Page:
> * https://www.w3.org/TR/ldn/ (a W3C specification)
> * https://rhiaro.github.io/thesis/chapter1 (a thesis chapter)
> * http://ceur-ws.org/Vol-1549/ (a workshop proceeding)
> * http://semstats.org/2016/call-for-contributions (call for "papers")
> * https://dokie.li/acm-sigproc-sp (ACM Authoring guidelines)
> * https://dokie.li/lncs-splnproc (Springer/LNCS)
> * https://data.gov.ie/strategy (Ireland's open data strategy)
>
> Annotations:
> * As you well know examples in https://www.w3.org/TR/annotation-html/
> derived from dokieli's patterns.
>
> Notifications:
> * eg.
> https://linkedresearch.org/annotation/csarven.ca/dokieli-rww/b6738766-3ce5-4054-96a9-ced7f05b439f
>
> Plenty more at:
>
> https://github.com/linkeddata/dokieli/wiki#examples-in-the-wild
>
> with different scholarly articles containing various scholarly information.
>
> Happy to report that we've covered a wider range of "scholarly
> information" than anything else on the table here. If that's an
> incorrect assumption, people can come forward with URLs to existing work.
>
> So, are the HTML patterns documented flexible enough to handle different
> cases, including scholarly information? Evidence suggests it to be the
> case. Happy to improve where necessary as always. It is not bullet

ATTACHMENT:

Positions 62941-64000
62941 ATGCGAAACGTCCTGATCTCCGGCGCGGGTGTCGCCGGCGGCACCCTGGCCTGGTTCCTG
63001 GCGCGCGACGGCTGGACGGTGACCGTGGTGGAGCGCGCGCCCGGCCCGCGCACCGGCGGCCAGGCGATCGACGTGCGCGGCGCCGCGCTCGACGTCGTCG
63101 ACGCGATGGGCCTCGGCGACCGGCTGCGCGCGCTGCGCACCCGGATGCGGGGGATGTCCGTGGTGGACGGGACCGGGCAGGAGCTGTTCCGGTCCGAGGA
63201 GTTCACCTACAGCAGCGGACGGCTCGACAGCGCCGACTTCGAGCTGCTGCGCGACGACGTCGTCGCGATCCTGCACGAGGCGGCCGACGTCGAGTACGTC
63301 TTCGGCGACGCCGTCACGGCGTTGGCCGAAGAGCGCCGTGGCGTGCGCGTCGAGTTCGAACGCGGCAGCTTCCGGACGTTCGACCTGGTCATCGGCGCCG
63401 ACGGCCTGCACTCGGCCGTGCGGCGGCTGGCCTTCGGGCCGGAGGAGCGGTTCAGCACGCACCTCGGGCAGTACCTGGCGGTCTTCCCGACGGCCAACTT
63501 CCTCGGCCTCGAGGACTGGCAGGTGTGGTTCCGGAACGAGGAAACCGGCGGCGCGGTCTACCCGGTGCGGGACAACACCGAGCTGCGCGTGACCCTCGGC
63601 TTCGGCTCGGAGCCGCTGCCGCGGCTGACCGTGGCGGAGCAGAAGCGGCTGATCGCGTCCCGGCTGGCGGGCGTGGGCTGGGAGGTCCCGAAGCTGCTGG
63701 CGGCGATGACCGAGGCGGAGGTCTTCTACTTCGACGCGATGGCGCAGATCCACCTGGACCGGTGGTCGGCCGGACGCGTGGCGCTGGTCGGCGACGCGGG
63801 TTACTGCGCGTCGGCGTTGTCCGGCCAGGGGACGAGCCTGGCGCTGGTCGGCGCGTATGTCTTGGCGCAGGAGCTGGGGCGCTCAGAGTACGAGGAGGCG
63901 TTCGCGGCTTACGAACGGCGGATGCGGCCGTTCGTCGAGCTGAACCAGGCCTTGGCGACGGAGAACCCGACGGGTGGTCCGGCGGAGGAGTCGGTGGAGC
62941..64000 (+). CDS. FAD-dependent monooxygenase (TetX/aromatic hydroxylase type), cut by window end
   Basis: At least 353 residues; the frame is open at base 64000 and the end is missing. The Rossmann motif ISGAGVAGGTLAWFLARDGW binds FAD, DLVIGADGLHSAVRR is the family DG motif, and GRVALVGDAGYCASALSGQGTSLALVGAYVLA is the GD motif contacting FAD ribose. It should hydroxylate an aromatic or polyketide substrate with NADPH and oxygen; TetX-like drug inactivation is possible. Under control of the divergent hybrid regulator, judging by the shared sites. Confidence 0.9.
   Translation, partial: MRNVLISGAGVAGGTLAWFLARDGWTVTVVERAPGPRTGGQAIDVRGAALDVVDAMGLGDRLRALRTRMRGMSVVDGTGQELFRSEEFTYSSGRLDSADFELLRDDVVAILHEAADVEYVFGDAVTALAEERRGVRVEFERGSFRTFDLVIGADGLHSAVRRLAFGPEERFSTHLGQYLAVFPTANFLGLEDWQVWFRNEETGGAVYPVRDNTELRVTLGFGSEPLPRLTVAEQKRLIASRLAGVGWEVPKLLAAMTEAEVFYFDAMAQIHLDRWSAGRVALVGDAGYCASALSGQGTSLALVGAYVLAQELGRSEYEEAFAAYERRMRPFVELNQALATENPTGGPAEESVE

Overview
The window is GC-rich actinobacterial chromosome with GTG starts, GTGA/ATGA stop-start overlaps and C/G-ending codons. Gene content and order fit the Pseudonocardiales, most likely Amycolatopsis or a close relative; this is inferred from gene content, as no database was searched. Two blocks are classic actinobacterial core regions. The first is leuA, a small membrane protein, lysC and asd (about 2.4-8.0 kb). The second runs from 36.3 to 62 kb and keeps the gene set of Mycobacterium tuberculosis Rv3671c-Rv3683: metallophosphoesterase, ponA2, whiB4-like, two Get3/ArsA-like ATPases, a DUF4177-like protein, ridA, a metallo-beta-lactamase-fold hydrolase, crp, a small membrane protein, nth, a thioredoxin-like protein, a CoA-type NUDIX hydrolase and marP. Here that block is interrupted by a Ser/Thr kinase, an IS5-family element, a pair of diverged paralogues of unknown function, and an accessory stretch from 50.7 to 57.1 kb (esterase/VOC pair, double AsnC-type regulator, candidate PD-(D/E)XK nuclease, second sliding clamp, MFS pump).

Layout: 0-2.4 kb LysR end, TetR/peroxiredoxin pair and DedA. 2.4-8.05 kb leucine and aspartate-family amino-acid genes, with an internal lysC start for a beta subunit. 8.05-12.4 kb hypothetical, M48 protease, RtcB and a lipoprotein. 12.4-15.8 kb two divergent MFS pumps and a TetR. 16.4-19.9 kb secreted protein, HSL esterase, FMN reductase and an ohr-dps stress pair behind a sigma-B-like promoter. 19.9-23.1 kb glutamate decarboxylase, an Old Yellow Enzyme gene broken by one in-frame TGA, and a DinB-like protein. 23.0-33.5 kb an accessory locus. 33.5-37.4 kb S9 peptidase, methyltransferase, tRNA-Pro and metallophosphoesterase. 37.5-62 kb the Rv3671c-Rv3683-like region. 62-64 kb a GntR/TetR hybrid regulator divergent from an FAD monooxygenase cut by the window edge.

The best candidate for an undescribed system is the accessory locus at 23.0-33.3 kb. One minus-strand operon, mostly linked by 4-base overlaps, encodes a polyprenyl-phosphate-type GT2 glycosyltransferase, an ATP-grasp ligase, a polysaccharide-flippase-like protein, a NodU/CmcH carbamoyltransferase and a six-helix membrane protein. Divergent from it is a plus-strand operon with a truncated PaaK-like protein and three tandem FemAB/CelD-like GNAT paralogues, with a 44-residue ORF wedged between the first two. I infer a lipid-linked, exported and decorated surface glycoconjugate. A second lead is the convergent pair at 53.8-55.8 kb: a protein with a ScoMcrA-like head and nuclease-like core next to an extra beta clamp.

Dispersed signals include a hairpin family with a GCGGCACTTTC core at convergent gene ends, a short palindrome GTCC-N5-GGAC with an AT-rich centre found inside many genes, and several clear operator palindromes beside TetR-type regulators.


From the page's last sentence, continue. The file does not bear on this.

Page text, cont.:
> proof. The patterns have come to a point (certainly not the end) where a
> range of things can be expressed without arbitrary or artificial
> constraints set. So, I'm having a hard time buying the argument for any
> subsetting unless one has the intention for the information to work
> *only* under certain 1) tools and 2) versions - let's face it, the
> minute we draw the line what's allowed and not allowed, that has to be
> dealt with straight on.
>
> For dokieli (in case the /docs is a boring read, nor do I expect anyone
> to read it, ... at the risk of repeating myself):
>
> * Information is human and machine-readable to the greatest extent possible.
> * Consuming core information does not require JavaScript and gives the
> lowest barrier for any consuming agent. Heck, try it out with links/lynx
> and compare it with whatever is brought to table in this mailing list.
> * dokieli's intention is to allow the expressing HTML as accurately as
> possible (either by hand or as much as the UI allows), and put focus on
> RDF(a) for data/information exchange.
>
> What do the alternative "formats" do beyond *only* working with the
> frameworks they are capable of working within? Not human and
> machine-readable as they could be, that's for certain, in my opinion.
>
> If you are all stuck on having a "formal" "format" or whatever, I'll
> write a grammar for it and we can discuss that. How about that?
>
> PS: I sincerely apologise for the repetition (and probably the tone),
> but I feel that I'm probably not making my points clear enough. So, I
> guess I'll back off the mailing list "for a bit" :)
>
> Bon weekend,
>
> -Sarven
> http://csarven.ca/#i
>
Received on Sunday, 10 September 2017 10:33:01 UTC